The principal side effects of immediate release Metformin are gastrointestinal in nature. The incidence of gastrointestinal side effects has been reported to be approximately 20–30% inpatients receiving Metformin 500–2500 mg/day. The incidence of such adverse effects with Metformin is highest in the period immediately after the initiation of treatment and tends to diminish over time. Thus far, gastrointestinal side effects have been managed in patients by cautious dose titration, administration after meals or by reducing the total daily dosage.

Despite such care adverse events can be troublesome and may limit the dosage of Metformin and impair compliance with therapy in some patients. It is well accepted that patients’ compliance with therapy tends to decrease as the dosage frequency and side effects increase and that regimens should be simplified as far as possible to support good compliance with therapy .

To address this clinical need and to lower drug related morbidity in type 2 diabetics, novel extended release formulations of Metformin (Metformin XR ) have been developed. Such formulations release the active drug through a polymer matrix gradually over the dosing period, resulting in a once-daily dosing option for patients with type 2 diabetes.

Extended-release formulations of Metformin have been shown to lead to improved tolerability, by smoothing the peaks and troughs in plasma Metformin concentrations and delaying the achievement of peak plasma Metformin concentrations, compared with an immediate-release formulation. Thus, the use of an extended-release formulation of Metformin provides benefits in terms of improved patient management, by enabling once-daily dosing and reducing the incidence of side effects. Retrospective reviews of patients with type 2 diabetics switched from immediate release Metformin to Metformin-XR resulted in an approximate halving of the incidence of any gastrointestinal side effect, or of diarrhea. Metformin-XR thus has the potential to improve the convenience and tolerability of Metformin-based therapy. Indeed, patient adherence to once-daily extended-release Metformin therapy has been as high as 97.2%.

The added clinical advantage of a once-daily, 24 hour therapy is the effective management of physiological variations in glucose levels which can compound complications in diabetics. It is well known that many diabetes patients experience a “dawn phenomenon” in which glucose levels rise quite high in the early morning due to increased hepatic glucose output in response to rising levels of hormones, such as cortisol, that peak in the early mornings. For such conditions a 24 hour effective glycemic control through extended release formulations is ideal.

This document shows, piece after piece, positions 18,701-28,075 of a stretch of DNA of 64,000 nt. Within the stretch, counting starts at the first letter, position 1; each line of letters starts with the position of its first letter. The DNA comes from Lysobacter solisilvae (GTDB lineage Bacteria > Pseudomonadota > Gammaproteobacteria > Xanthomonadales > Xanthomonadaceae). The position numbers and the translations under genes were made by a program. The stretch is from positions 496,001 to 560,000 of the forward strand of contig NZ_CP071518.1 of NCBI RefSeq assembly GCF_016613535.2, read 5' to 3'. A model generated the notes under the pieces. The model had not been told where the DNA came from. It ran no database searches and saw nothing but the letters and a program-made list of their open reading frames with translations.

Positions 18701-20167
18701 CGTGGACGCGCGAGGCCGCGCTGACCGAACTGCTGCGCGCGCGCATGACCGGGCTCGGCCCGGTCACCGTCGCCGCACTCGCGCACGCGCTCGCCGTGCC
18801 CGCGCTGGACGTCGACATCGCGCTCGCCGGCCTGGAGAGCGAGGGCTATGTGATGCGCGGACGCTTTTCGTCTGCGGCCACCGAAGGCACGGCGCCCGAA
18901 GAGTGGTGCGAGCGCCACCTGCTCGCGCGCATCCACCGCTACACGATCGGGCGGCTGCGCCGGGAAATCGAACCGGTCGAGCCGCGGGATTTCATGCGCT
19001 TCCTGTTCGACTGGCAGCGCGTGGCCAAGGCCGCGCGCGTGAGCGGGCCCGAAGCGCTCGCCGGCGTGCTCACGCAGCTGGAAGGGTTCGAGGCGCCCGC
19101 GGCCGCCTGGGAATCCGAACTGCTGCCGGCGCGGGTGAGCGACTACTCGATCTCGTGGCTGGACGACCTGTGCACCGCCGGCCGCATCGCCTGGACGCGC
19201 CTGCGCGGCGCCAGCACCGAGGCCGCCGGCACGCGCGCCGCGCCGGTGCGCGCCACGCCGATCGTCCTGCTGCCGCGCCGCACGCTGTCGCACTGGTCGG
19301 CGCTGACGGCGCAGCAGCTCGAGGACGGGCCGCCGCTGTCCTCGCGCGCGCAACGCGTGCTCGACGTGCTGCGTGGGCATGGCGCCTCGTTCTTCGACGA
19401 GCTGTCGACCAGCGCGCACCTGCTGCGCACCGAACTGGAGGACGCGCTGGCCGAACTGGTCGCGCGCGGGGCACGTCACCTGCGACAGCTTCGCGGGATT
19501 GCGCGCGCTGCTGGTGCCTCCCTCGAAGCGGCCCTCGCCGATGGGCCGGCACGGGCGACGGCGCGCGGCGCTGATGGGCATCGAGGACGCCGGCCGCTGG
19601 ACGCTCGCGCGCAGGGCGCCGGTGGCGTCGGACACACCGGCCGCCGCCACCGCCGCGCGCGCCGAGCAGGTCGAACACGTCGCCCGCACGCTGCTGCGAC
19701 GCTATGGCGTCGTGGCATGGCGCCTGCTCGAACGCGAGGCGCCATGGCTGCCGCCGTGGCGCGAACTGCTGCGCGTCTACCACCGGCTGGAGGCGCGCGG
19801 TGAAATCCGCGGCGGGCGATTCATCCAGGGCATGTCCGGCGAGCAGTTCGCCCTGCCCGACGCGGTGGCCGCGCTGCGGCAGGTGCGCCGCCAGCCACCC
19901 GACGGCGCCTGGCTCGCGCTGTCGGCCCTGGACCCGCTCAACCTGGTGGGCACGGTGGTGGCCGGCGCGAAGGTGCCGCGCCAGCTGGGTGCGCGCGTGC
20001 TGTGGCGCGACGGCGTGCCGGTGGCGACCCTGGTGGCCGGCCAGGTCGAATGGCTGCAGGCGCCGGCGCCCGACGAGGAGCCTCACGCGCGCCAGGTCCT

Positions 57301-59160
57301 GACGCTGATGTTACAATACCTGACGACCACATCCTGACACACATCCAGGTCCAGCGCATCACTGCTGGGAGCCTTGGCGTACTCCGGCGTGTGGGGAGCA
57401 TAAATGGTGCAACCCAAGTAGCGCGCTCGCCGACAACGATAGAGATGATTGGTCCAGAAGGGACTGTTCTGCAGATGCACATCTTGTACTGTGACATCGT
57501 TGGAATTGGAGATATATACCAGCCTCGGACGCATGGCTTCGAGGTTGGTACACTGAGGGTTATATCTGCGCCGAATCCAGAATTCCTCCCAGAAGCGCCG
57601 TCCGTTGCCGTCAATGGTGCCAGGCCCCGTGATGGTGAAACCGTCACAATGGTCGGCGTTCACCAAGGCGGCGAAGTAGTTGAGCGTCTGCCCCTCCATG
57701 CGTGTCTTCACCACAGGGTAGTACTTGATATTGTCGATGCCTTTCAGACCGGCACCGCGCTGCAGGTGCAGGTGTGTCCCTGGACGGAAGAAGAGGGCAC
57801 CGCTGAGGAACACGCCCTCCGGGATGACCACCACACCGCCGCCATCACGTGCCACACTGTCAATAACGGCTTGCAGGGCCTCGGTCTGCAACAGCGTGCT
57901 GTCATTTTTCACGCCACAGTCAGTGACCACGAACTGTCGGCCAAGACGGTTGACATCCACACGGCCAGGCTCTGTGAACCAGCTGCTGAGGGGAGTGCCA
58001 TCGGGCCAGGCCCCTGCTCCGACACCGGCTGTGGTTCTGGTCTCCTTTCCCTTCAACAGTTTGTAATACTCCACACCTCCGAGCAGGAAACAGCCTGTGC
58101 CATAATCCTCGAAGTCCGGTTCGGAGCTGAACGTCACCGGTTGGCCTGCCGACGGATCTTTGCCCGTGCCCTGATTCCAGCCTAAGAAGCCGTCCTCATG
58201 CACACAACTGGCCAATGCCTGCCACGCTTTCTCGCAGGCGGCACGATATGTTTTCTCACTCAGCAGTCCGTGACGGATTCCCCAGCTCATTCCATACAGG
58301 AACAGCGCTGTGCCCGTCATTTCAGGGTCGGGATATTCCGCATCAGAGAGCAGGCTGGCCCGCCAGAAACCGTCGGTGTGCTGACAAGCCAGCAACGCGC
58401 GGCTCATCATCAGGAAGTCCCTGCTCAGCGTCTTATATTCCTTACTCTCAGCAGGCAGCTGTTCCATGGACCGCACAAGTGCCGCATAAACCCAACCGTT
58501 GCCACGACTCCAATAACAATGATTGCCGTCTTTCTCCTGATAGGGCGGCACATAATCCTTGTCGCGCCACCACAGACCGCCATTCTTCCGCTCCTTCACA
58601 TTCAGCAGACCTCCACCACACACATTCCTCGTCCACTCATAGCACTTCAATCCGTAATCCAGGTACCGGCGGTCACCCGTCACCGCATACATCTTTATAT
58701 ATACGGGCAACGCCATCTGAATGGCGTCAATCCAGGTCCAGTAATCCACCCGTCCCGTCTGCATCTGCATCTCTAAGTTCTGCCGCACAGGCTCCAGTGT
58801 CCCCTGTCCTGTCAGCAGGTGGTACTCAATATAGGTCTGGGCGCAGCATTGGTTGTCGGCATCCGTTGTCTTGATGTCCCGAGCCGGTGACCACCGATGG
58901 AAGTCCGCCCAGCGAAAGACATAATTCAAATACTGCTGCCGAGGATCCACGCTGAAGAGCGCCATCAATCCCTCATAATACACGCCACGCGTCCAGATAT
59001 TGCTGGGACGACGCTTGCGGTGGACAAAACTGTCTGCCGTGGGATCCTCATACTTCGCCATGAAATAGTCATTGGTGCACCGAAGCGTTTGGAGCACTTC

Optimum glycemic control is after all, the key to short-term and long-term benefits for a patient with type 2 diabetes.

Cetapin XR : Unique MPHM Technology used for extended Release
The technology advantage – The science behind the formulation Absorption of Metformin

Oral absorption of Metformin hydrochloride is confined to the upper part of the intestine. The oral bioavailability of Metformin is in the range of 40 to 60% decreasing with increasing dosage. Studies by Vidon N et al strongly suggest that there is permeability limited absorption of Metformin. The drug will transit down the small intestine following dissolution from an ingested dosage form and, if the absorption rate is slow, it is possible that the drug can reach regions of poor permeability before absorption of a given dose is complete. Thus an immediate release formulation transit rapidly through the digestive system. Known as “dose dumping” the immediate release tablet rapidly dissolves and the drug moves too quickly through the gastrointestinal system before complete absorption takes place. This often causes a disturbance in the colon resulting in side effects such as nausea and diarrhea.

About 20% of the amount of drug emptied from the stomach was absorbed from the duodenum. The delivery process was the rate-limiting factor for Metformin absorption from the duodenum. The AUC/24 increased as the absorption rate from the duodenum increased.


The key features of an ideal extended release formulation

An improved bioavailability from an extended release dosage form of Metformin that releases Metformin at a rate likely to provide the desired plasma levels of drug for an extended time period would be possible from a dosage form that has extended residence time in the upper gastrointestinal tract, resisting mechanisms that promote normal transit time for solid materials.